Monday, March 1, 2010
Martin Scorsese's latest feature is the psychological thriller Shutter Island, based on the novel of the same name by Dennis Lehane. Set in 1954, the story focuses on Teddy Daniels, a U.S. Marshall dispatched to investigate the disappearance of a female patient from the Ashecliffe Hospital for the Criminally Insane. Ashecliffe is a secretive and heavily protected institution, located on the Boston Harbor land-mass of Shutter Island. His partner for this assignment is fellow U.S. Marshall Chuck Aule. What the two detectives encounter on this mission is a locked-room mystery, and what may be a much larger conspiracy.
Leonardo DiCaprio stars as Teddy Daniels, a detective haunted by the death of his wife and prone to nightmares of his traumatic WWII service. His rookie partner is played by Mark Ruffalo. The two actors ably portray the strained camaraderie of these characters. Sir Ben Kingsley is perfectly cast as the Hospital's chief psychiatrist. The most surprising performance for me was that of English actress Emily Mortimer, who goes toe-to-toe with DiCaprio in a key scene.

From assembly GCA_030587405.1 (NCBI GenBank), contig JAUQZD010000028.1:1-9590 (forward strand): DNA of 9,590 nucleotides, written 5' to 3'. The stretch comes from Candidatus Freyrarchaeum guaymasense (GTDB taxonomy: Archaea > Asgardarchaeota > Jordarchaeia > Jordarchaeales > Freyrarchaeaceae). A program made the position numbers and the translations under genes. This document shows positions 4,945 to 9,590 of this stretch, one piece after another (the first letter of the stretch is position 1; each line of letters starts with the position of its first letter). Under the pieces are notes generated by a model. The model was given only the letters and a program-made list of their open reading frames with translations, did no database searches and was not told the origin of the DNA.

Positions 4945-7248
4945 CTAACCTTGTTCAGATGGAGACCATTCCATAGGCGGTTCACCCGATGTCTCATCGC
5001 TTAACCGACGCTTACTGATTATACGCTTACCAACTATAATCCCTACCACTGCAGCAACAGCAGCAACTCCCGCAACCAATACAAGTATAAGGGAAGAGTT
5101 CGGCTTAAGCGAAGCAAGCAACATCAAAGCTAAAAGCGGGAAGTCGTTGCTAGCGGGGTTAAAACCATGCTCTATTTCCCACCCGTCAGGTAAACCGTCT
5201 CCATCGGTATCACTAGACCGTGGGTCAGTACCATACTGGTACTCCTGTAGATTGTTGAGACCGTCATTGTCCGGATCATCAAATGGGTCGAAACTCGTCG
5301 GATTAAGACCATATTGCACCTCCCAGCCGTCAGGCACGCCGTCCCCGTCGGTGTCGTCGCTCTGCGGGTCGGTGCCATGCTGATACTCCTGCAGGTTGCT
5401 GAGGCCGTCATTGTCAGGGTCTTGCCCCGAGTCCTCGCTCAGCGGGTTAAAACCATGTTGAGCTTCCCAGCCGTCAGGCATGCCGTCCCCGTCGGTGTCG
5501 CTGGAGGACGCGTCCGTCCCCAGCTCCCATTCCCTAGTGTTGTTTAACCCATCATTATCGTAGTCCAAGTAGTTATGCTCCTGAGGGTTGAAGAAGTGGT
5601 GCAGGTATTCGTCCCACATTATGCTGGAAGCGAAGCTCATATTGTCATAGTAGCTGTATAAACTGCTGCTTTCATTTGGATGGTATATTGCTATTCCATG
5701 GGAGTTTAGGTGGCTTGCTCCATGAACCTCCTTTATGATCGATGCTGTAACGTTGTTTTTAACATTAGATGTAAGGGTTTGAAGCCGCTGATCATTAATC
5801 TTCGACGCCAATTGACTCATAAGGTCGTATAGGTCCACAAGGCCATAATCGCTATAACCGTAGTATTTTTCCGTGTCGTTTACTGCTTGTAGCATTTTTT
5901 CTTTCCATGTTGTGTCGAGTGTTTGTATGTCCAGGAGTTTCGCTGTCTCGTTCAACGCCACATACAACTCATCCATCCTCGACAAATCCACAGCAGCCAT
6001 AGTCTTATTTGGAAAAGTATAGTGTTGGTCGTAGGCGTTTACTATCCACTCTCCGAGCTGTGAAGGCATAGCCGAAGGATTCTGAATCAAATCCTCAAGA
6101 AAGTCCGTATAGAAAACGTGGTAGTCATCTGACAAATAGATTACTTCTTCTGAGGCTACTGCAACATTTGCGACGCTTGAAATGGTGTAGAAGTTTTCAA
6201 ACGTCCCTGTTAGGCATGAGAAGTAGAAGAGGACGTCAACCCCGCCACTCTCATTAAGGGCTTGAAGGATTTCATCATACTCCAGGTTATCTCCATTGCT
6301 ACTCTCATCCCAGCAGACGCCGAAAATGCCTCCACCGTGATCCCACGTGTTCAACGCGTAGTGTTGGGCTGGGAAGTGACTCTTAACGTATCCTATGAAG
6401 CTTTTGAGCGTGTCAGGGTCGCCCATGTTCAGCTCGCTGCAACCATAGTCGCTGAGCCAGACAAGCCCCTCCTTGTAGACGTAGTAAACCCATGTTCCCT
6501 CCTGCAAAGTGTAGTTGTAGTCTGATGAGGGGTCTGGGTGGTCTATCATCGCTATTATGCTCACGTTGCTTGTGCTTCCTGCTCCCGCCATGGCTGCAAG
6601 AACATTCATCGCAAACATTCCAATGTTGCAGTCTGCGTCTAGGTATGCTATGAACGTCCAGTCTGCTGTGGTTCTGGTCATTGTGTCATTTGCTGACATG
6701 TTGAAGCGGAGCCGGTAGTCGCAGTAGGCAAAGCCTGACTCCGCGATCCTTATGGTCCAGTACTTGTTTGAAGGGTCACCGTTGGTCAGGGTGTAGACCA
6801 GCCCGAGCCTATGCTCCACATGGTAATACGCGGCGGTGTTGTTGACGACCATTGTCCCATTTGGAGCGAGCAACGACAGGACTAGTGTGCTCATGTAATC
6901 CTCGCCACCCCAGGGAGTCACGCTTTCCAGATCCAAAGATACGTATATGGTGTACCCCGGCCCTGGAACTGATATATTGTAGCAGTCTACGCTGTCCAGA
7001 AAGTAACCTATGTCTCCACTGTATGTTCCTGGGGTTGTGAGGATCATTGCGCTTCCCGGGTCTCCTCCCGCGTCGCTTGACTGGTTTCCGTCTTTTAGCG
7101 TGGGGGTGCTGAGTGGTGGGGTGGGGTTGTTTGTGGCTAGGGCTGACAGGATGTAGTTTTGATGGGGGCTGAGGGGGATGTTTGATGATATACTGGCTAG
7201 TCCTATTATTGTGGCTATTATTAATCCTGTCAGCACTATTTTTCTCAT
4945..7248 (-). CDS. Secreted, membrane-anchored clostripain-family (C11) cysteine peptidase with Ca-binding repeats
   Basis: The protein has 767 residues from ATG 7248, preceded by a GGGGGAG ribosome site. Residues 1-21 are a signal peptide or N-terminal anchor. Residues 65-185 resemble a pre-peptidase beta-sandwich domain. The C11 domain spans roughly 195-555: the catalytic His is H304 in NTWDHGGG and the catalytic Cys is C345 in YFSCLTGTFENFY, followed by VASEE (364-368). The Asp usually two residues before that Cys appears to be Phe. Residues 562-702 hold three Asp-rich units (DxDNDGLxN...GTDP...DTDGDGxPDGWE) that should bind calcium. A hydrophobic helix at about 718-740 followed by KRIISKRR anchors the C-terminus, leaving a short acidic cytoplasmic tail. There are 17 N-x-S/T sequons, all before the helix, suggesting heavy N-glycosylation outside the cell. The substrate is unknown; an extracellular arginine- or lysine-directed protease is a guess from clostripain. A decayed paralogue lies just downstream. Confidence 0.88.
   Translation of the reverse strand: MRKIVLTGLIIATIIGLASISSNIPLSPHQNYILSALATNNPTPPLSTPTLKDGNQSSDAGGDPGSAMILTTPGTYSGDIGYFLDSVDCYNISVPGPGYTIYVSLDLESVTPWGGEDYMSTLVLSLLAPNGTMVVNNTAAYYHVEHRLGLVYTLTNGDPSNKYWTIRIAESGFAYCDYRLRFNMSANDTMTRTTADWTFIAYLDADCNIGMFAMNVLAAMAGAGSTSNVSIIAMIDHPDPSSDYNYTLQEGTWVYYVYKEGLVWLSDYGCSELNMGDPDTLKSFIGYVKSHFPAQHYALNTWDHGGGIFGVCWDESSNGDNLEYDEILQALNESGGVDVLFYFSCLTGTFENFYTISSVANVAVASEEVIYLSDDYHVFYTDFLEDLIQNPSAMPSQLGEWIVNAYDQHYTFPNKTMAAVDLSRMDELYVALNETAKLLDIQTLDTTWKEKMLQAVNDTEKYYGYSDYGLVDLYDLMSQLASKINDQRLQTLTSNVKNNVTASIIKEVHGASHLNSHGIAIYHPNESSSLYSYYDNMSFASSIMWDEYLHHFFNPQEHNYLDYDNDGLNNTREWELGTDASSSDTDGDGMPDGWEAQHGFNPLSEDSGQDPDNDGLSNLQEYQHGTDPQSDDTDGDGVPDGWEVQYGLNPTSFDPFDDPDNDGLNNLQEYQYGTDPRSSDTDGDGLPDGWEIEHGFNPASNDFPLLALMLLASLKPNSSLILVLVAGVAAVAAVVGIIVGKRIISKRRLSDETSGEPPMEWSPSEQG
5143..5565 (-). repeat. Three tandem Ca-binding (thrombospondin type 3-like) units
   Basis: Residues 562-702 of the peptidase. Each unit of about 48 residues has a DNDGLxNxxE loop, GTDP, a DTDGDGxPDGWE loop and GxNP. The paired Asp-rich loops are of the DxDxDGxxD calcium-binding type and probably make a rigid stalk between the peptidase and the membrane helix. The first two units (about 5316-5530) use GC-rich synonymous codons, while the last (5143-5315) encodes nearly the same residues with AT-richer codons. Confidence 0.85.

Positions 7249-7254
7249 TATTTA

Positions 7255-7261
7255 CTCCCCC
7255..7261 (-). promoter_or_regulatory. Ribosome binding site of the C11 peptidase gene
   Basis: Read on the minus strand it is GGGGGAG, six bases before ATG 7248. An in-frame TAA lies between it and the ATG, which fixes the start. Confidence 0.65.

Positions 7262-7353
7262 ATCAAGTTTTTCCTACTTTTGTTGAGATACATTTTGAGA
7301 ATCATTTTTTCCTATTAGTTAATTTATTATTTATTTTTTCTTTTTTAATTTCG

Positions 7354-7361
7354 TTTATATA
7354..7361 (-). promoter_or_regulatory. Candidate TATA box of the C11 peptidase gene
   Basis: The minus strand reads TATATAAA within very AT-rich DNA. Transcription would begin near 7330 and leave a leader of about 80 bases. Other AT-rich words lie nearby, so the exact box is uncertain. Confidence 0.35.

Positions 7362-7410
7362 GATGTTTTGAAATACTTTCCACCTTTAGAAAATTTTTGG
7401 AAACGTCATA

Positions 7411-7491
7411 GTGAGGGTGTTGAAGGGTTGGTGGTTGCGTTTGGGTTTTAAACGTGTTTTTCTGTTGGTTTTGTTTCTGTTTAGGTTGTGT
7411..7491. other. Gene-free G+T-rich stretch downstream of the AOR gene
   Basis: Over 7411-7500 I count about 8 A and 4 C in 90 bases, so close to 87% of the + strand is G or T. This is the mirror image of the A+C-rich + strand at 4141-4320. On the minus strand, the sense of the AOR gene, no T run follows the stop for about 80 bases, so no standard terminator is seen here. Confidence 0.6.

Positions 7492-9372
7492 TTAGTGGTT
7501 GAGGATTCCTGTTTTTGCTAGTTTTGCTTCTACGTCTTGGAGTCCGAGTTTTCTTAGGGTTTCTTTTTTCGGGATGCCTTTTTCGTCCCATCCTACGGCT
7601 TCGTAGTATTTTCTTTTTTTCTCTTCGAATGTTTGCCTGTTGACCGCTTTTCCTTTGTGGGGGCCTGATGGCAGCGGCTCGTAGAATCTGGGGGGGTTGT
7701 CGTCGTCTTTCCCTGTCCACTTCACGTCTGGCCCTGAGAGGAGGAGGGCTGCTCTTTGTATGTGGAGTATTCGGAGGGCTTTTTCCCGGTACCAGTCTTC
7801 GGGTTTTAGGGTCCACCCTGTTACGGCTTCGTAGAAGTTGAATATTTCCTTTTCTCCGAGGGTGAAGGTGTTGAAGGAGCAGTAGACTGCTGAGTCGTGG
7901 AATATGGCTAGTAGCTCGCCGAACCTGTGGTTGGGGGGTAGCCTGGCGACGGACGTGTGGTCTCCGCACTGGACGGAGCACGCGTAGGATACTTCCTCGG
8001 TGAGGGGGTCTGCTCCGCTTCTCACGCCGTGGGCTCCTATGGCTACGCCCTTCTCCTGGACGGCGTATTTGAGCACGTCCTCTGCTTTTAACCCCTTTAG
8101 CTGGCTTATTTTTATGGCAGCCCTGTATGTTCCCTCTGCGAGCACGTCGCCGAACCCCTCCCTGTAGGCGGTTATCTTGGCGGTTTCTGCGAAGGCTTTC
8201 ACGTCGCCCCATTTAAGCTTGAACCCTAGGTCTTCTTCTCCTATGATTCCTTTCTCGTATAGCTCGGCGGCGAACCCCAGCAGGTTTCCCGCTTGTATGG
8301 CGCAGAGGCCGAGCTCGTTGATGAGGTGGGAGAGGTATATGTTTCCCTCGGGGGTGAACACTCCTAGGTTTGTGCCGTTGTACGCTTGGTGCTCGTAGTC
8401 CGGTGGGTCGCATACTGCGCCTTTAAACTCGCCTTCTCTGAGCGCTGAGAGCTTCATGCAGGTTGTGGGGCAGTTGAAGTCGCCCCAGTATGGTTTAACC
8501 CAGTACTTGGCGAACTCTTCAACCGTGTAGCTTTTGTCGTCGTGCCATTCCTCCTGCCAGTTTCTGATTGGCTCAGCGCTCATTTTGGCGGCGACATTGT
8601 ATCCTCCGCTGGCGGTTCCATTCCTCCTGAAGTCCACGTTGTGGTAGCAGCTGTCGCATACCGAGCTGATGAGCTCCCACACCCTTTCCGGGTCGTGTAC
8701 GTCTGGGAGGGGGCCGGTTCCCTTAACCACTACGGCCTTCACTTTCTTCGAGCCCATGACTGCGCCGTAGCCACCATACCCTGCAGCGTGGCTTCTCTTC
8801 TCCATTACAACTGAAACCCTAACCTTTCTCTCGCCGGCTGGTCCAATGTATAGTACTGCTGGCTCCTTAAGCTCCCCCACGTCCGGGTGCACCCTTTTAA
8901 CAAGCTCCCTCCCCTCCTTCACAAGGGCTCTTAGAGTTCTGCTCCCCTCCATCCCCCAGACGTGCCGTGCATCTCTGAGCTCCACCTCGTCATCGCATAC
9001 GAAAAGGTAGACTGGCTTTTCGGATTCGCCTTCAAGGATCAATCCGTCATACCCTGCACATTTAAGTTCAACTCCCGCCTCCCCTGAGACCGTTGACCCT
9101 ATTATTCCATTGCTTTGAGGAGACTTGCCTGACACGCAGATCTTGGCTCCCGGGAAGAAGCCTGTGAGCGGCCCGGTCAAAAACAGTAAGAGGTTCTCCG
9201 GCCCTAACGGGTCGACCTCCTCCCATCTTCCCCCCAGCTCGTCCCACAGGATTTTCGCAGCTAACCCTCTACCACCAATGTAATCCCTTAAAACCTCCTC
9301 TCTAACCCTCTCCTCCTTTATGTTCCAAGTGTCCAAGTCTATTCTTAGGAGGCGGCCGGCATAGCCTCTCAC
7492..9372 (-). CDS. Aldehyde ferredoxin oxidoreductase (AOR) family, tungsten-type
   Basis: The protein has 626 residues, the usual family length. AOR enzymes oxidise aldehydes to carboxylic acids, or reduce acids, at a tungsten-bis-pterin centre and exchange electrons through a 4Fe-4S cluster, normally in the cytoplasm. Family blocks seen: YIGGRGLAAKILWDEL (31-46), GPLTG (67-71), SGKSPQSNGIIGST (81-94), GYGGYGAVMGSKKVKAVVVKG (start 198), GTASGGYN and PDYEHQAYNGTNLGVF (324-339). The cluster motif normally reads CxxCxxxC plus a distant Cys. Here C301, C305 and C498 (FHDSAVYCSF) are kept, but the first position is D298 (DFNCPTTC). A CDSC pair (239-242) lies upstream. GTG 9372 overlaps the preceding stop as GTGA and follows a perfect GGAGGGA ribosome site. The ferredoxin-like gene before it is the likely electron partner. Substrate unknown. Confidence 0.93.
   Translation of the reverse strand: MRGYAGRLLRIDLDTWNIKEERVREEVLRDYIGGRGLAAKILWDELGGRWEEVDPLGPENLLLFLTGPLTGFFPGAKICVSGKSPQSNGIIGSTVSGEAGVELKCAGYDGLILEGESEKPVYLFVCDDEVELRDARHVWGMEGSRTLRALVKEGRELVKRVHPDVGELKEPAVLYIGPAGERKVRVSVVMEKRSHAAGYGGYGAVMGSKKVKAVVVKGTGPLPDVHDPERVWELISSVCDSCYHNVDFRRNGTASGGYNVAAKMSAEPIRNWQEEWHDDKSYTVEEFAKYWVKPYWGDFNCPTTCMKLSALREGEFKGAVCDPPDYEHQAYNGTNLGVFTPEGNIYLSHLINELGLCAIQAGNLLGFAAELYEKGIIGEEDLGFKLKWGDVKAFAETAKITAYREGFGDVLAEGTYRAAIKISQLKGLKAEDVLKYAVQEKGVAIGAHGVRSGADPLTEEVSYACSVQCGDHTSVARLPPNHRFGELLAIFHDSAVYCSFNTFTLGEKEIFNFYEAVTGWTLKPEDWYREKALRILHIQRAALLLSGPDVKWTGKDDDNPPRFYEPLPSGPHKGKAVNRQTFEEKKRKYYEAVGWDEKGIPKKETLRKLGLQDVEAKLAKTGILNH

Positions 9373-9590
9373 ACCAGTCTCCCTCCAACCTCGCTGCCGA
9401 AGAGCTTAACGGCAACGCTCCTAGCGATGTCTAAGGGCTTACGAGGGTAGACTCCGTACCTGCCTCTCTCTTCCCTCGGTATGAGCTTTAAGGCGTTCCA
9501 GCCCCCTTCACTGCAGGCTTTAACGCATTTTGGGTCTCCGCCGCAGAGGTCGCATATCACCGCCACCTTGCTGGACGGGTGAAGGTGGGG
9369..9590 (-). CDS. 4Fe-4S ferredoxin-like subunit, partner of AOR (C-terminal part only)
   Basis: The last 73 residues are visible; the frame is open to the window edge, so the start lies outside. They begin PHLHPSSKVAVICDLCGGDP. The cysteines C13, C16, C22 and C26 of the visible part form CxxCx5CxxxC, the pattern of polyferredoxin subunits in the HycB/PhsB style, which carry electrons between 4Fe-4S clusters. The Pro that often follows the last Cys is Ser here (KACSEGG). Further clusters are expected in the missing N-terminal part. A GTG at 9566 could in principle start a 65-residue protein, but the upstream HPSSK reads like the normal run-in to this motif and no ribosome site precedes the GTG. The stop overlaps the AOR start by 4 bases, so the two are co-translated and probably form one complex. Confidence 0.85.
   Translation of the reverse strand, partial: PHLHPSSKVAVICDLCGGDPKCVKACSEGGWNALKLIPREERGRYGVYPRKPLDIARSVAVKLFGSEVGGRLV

Shutter Island is an unsettling film, and not solely because of its preoccupations with Cold War paranoia and shifting identities. The scenes in Ashecliffe's Ward C are akin to a descent into hell; ghoulish faces behind the bars, groans and cries in the darkness. The Hospital interiors are darkly beautiful, and the filmmakers make good use of Boston Harbor's turbulent weather system. (The art direction is flawlessly handled by Dante Ferretti, as is always the case in a Scorsese picture.)
Author Dennis Lehane worked as a writer on the superb television drama The Wire (along with fellow novelists George Pelecanos and Richard Price). In 2003, his novel Mystic River was adapted for the big screen by Clint Eastwood. The film was critically lauded, garnering Oscar wins for Sean Penn and Tim Robbins. Lehane is in the enviable position of having had his work adapted by two of the world's preeminent directors: Clint Eastwood and Martin Scorsese. Lehane's latest work is The Given Day, a sprawling historical novel that would make a remarkable film.